Layman’s Guide for Building Your Own Computer – Part 2: RAM, Hard Drive and Video Card
In part 1, I’ve already purchased the CPU and motherboard for a total of $329.98.
That leaves $570.02 left over to buy the RAM, hard drive, video card, optical drive, power supply and case to stick to my original $900 budget.
Screw computer-markups! Let’s continue onward!
The function of RAM really isn’t rocket science. Basically, RAM allows your computer to run more efficiently when multiple programs are open simultaneously. 4GB is standard for a normal machine while 8GB works for a gaming or application-heavy work rig (8+GB if you’re crazy and just want to watch the world burn).
RAM comes in sticks that fit into your motherboard’s channels. If you have 2 channels, you can have up to 2 sticks of RAM, 4 channels equals up to 4 sticks of RAM, etc. You should also keep the RAM memory sizes consistent across all channels. For example, if you have two channels and want 4GB of RAM, purchase two 2GB sticks. The motherboard specifications will include supported RAM speeds (example: 1333/1600/1800).
Currently, most RAM is DDR3 generation. It’s fairly cheap, thus no real need to downgrade. As far as brands are concerned, there’s no significant difference. However, a few popular brands include Kingston, Corsair, Crucial, and PNY.
The hard drive stores every piece of information that you load onto your computer. As with RAM, it’s best not to over-complicate this. Consider the amount of information you want to store; 500GB – 1TB will suit most needs.
If you store a lot of movies/music/files (and other, more questionable entertainment…) on your system, increase the size of the storage space. Since storage memory is relatively cheap, you can go larger than you really need to be safe.
Most hard drives run at a 7200RPM speed at a SATA 3.0Gb/s. If your motherboard supports 6.0Gb/s, feel free to upgrade. The faster the drive, the faster your computer will boot, open files, and launch programs.
There’s also the option of purchasing an SSD (Solid State Drive). These operate much faster than a regular hard drive, but are also significantly more expensive. Personally, the huge price increase doesn’t make it worth it in my build. Some people recommend getting a smaller SSD (64-128GB) to house your operating system so that your computer boots faster. Personally, I’ll pocket the $100 and wait the additional 15-30 seconds on each boot.
Excellent brands include Western Digital, Seagate, Hitachi, and Samsung. Most hard drives have mixed reviews, but I suspect most negative feedback is related to user-error. Solid SSD brands include Corsair and Crucial.
If you’re a gamer, this is the part of the process that will make you hot and bothered. It’s usually the most complicated step, simply because there are a ton of video cards out there. In addition, different games tend to perform better on different brands of cards and video card specs just confuse the hell out of me.
The two key players in the video card chip manufacturing war are NVIDIA and ATI (now known as AMD). The company that makes better chips basically changes with the seasons.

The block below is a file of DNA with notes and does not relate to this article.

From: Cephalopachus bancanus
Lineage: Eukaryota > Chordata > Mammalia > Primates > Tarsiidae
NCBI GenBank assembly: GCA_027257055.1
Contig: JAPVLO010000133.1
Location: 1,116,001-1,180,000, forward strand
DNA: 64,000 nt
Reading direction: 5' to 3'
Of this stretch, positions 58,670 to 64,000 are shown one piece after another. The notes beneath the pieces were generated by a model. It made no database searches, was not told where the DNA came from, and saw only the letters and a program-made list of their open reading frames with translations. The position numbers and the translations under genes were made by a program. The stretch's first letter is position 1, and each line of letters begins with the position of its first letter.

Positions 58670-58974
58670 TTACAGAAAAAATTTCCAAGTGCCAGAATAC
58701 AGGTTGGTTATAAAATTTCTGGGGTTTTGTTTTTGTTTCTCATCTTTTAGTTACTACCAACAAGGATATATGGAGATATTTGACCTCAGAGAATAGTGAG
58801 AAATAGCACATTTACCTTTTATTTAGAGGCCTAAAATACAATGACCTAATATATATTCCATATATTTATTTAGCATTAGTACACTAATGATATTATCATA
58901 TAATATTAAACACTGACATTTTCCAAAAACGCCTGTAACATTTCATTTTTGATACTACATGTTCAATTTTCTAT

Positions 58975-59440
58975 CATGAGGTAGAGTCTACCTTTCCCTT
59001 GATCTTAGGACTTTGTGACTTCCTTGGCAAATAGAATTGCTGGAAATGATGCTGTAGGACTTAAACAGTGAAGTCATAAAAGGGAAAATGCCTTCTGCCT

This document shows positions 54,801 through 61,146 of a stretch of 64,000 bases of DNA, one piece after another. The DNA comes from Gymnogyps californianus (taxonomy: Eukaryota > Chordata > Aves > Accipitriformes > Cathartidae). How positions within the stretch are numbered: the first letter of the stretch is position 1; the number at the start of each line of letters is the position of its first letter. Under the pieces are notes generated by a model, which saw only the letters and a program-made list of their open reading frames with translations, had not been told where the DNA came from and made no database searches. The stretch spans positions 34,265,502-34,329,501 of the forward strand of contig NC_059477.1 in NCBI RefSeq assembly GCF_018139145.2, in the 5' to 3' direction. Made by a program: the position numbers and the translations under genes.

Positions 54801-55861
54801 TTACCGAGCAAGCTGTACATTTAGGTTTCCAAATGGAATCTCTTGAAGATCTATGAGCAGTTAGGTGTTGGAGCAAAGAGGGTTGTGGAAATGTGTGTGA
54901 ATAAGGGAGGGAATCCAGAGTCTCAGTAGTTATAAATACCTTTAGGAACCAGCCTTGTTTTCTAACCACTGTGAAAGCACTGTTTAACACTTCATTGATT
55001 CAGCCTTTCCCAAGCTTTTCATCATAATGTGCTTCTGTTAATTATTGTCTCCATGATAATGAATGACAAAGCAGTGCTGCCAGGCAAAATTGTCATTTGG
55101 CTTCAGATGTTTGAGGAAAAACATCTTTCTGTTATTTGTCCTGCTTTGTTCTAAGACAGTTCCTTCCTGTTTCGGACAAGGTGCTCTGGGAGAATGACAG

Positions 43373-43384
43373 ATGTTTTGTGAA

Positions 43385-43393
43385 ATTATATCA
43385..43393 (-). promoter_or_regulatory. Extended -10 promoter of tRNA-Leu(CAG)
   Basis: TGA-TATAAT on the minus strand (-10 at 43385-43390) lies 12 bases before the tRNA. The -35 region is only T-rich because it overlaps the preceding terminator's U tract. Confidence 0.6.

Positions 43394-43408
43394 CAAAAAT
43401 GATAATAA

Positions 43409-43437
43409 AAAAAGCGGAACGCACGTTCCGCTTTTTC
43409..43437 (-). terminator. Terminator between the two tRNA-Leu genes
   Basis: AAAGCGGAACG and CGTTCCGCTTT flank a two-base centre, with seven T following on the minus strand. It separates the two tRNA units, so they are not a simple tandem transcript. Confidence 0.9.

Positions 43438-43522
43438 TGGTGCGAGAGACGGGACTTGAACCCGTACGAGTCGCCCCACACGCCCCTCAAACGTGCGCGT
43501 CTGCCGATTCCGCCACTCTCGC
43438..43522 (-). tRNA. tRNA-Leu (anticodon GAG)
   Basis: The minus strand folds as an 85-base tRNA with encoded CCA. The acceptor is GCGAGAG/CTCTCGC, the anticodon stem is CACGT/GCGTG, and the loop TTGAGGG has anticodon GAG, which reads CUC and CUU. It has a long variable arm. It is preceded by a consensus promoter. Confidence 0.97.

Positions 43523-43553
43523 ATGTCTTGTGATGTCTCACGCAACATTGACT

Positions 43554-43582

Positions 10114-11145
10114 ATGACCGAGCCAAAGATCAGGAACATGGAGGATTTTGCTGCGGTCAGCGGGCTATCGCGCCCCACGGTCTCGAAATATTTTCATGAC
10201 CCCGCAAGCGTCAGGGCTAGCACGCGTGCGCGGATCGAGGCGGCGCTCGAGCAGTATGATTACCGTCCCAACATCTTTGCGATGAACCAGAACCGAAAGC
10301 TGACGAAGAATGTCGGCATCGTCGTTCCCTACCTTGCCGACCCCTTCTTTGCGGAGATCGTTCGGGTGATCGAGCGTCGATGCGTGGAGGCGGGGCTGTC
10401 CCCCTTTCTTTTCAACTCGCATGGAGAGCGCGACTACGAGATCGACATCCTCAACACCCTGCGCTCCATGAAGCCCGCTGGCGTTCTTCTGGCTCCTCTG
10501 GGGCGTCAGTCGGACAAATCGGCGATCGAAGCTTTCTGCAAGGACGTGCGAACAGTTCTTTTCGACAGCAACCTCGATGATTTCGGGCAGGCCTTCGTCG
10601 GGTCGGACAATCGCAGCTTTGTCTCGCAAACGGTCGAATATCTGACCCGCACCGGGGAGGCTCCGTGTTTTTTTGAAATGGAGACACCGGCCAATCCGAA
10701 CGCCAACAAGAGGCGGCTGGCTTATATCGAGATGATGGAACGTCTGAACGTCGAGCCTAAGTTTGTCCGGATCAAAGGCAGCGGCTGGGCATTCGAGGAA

My recommendation is to determine what you want to do with your computer, set a price range and read reviews on a few different cards within that range. For a rough reference:
- Cards $100 or under – A good card in this price range will be great for HD video editing/graphics work and light gaming (probably can’t handle many new games efficiently).
- $100 – $200 – Cards in this range can generally handle all of the latest games, though likely not on the maximum graphics and resolution settings for the most hardware-intensive software.
- $200 – $350 – If you’re a hardcore gamer, this is probably the best range for you. You’ll be able to play all of the latest games, smooth as silk, on max settings for the near future.
- $350+ – This is the range that sets your phasers to Death Star. If you want your computer to chew up and spit out any game that’s thrown at it for a few years to come, go with one of these powerhouses. For more power, you can buy two SLI video cards and run two in one system. However, your motherboard must support this option. Check the specifications.
The newest, best video cards can get up to the $1,000 price range. Most people will be fine with a $200 limit. Keep in mind that the more powerful you go, the more power you’ll need to run these beasts. In addition, the temperature in your computer will be raised significantly and you will need to invest in cooling.
If you want even more power and have an SLI/Crossfire-compatible motherboard, you can run two video cards simultaneously. For a brief reference:
SLI = NVidia graphics cards ONLY. You must use the same model card in an SLI configuration, but your cards can be at different clock speeds.
Crossfire = ATI/AMD graphics cards ONLY. You can use any two ATI/AMD in a Crossfire configuration, but you get the best performance when both cards are the same model.
As far as card manufacturers are concerned, EVGA and XFX reputably have the best warranties and customer support, though XFX cards also reportedly have some cooling issues. MSI, Sapphire and GIGABYTE are also decent options.
If you’ve made it this far, you’re in for the long haul. So far I’ve spent $704.96 (after rebates are considered) and have $195.04 left over.